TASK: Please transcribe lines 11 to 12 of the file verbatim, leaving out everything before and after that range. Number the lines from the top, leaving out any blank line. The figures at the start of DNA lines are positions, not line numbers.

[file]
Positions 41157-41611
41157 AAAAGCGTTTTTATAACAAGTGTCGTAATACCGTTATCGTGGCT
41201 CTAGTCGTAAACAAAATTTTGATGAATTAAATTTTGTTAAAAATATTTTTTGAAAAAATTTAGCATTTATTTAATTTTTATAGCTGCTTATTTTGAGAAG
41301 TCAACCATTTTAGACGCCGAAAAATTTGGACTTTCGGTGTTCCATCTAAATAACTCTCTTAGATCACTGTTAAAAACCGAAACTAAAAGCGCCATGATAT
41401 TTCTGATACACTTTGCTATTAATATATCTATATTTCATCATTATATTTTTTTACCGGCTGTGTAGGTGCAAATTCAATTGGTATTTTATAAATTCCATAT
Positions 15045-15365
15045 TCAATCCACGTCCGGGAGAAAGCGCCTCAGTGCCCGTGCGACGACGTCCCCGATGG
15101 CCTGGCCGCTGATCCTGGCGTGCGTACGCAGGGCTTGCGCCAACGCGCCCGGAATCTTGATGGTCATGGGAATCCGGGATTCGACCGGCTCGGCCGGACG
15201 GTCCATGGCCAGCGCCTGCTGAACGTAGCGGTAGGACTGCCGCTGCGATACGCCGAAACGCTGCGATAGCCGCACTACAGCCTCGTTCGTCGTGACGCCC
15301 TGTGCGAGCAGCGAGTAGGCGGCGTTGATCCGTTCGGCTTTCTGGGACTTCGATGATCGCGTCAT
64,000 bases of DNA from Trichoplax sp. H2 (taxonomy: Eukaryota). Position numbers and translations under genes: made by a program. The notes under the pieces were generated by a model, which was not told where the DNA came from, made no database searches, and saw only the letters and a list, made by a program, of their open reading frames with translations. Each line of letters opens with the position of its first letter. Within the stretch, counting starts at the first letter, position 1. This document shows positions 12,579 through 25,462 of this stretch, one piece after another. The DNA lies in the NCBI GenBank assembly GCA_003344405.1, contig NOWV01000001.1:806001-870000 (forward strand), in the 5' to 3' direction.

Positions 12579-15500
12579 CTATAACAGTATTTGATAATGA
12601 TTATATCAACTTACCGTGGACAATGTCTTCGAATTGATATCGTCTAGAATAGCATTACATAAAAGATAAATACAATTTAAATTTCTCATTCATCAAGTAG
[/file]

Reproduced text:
64,000 bases of DNA from Trichoplax sp. H2 (taxonomy: Eukaryota). Position numbers and translations under genes: made by a program. The notes under the pieces were generated by a model, which was not told where the DNA came from, made no database searches, and saw only the letters and a list, made by a program, of their open reading frames with translations. Each line of letters opens with the position of its first letter. Within the stretch, counting starts at the first letter, position 1. This document shows positions 12,579 through 25,462 of this stretch, one piece after another. The DNA lies in the NCBI GenBank assembly GCA_003344405.1, contig NOWV01000001.1:806001-870000 (forward strand), in the 5' to 3' direction.

Positions 12579-15500